by charity. We all need one another: the spiri-
tual good which I do not own and possess, I
receive from others.”
The prayer of religious communities lifts
the entire church. Likewise, good works and the
pursuit of justice shape society to more closely
resemble the reign of God. A life of chastity,
poverty, and obedience gives powerful witness
to faith in Jesus without a word being uttered.
“Consecrated men and women,” according to the
1996 apostolic letter Via Consecrata, “are sent
forth to proclaim by the witness of their lives the
value of Christian fraternity and the transform-
ing power of the Good News, which makes it
possible to see all people as sons and daughters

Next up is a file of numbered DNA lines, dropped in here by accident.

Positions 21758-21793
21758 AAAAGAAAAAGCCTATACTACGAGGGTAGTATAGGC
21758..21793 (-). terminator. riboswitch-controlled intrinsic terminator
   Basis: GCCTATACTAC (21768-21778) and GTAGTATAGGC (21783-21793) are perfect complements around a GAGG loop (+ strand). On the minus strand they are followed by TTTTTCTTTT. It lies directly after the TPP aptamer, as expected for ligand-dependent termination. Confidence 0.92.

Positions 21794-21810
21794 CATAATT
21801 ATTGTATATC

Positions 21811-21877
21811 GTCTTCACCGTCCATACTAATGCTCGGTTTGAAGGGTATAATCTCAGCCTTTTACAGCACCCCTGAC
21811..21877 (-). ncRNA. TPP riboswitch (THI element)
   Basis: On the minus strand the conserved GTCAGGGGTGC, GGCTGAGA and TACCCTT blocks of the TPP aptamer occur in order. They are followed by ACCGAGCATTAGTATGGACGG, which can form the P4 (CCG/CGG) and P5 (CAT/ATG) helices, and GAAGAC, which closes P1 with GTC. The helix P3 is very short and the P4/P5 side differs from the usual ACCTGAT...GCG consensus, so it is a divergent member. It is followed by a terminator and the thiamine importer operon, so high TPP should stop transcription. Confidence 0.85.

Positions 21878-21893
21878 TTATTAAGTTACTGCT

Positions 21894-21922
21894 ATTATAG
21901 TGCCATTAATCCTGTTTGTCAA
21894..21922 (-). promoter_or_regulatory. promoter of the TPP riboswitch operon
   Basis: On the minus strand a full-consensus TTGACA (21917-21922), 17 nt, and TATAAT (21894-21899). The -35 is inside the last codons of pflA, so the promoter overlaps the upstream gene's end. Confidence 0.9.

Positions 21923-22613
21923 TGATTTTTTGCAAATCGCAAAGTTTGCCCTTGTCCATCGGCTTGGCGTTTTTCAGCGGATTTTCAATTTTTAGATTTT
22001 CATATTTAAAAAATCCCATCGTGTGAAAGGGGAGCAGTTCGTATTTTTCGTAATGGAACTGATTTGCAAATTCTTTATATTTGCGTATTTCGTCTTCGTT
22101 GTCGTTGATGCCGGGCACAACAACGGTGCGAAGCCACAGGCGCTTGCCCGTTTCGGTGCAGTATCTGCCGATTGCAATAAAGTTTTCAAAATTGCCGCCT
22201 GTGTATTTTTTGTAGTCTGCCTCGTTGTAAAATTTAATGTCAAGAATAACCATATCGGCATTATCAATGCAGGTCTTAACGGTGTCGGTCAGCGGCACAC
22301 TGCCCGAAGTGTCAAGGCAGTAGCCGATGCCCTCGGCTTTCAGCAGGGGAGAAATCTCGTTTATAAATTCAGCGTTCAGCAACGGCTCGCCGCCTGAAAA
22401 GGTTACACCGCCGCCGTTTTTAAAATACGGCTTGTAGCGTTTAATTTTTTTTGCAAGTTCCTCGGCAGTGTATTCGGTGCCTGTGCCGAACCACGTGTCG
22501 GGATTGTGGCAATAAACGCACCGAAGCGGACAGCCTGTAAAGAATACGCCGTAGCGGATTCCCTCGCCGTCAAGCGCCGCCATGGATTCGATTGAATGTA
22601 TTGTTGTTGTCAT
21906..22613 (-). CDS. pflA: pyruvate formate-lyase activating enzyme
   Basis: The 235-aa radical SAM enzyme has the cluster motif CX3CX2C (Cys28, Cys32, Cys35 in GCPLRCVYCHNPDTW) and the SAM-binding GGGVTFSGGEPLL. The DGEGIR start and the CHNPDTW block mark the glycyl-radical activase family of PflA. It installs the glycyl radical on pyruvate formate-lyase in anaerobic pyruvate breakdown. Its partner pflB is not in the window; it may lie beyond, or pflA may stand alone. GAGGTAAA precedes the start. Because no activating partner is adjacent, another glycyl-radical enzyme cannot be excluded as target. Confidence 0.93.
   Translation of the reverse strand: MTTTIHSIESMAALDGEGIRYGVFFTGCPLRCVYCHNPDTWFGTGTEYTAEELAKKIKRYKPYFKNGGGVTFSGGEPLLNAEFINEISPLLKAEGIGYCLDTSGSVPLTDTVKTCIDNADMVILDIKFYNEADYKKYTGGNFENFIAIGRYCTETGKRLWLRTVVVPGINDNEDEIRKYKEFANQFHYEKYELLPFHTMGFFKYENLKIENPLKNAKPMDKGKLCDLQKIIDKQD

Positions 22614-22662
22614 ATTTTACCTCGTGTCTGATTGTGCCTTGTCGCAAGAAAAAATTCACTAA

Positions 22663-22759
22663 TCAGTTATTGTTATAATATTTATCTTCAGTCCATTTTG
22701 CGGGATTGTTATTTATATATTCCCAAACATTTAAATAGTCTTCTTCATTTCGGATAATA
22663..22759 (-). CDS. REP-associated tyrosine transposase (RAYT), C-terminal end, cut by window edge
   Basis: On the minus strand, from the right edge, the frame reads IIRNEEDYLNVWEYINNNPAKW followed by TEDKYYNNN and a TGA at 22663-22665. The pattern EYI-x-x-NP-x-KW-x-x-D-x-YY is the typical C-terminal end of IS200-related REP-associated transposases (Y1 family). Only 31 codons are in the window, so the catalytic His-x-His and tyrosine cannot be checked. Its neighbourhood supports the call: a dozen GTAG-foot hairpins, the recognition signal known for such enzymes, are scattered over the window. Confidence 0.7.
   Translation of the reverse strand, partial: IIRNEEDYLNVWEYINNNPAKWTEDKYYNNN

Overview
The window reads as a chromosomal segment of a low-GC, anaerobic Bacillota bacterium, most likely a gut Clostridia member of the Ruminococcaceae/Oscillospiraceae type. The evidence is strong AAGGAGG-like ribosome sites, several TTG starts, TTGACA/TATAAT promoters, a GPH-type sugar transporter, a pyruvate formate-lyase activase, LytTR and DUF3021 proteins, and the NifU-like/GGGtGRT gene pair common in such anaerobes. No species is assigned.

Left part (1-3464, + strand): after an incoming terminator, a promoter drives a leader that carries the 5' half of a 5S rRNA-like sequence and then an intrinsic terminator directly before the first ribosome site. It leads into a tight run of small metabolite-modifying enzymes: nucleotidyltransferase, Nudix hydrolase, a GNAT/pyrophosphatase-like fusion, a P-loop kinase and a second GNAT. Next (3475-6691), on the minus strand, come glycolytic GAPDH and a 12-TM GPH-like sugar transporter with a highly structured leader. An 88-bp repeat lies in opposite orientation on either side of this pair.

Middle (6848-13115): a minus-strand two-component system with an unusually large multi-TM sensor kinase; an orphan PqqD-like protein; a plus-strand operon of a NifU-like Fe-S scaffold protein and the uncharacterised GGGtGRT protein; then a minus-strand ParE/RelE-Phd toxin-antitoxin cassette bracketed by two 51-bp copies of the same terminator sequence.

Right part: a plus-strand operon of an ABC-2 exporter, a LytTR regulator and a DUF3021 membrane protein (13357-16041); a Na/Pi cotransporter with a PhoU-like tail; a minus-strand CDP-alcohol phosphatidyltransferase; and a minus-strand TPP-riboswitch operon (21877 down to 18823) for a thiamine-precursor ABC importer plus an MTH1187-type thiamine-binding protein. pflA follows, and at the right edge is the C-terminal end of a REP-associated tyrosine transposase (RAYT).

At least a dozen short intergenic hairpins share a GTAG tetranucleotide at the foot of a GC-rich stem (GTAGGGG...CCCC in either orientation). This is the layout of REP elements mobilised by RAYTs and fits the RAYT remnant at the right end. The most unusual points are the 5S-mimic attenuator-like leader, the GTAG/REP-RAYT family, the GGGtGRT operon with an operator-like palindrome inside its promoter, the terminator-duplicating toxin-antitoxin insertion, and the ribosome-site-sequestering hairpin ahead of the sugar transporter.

of God, and inspires a self-giving love towards
everyone, especially the least of our brothers
and sisters. Such communities are places of
hope.” That hope is what attracts new members.
Inspired by the Holy Spirit, religious com-
munities of men and women rise up, serve a
purpose, thrive, and live on or come to an end.
This ebb and flow has occurred for 2,000 years
and will continue for millennia to come as new
members around the world take vows and join
their lives to communities to live out the gospel
in radical ways in joyful hope.
What follows on the next pages is a time-line of the major events in the history of consecrated life through the ages.